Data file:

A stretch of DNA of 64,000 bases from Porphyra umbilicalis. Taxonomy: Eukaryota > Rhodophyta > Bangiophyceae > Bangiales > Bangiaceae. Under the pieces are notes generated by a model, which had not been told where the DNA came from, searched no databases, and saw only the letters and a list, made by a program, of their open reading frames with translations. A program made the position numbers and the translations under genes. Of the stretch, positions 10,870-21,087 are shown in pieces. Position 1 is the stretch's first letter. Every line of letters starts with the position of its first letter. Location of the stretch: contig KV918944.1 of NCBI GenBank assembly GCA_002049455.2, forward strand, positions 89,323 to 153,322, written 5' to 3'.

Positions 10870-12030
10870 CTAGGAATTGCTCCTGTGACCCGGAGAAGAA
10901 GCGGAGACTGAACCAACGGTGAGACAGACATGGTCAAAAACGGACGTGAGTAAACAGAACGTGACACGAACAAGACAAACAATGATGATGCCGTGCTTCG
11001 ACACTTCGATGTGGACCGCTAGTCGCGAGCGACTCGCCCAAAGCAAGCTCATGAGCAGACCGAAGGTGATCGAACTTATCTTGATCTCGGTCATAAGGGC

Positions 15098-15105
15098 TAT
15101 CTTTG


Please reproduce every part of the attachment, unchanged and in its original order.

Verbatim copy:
A stretch of DNA of 64,000 bases from Porphyra umbilicalis. Taxonomy: Eukaryota > Rhodophyta > Bangiophyceae > Bangiales > Bangiaceae. Under the pieces are notes generated by a model, which had not been told where the DNA came from, searched no databases, and saw only the letters and a list, made by a program, of their open reading frames with translations. A program made the position numbers and the translations under genes. Of the stretch, positions 10,870-21,087 are shown in pieces. Position 1 is the stretch's first letter. Every line of letters starts with the position of its first letter. Location of the stretch: contig KV918944.1 of NCBI GenBank assembly GCA_002049455.2, forward strand, positions 89,323 to 153,322, written 5' to 3'.

Positions 10870-12030
10870 CTAGGAATTGCTCCTGTGACCCGGAGAAGAA
10901 GCGGAGACTGAACCAACGGTGAGACAGACATGGTCAAAAACGGACGTGAGTAAACAGAACGTGACACGAACAAGACAAACAATGATGATGCCGTGCTTCG
11001 ACACTTCGATGTGGACCGCTAGTCGCGAGCGACTCGCCCAAAGCAAGCTCATGAGCAGACCGAAGGTGATCGAACTTATCTTGATCTCGGTCATAAGGGC

Positions 15098-15105
15098 TAT
15101 CTTTG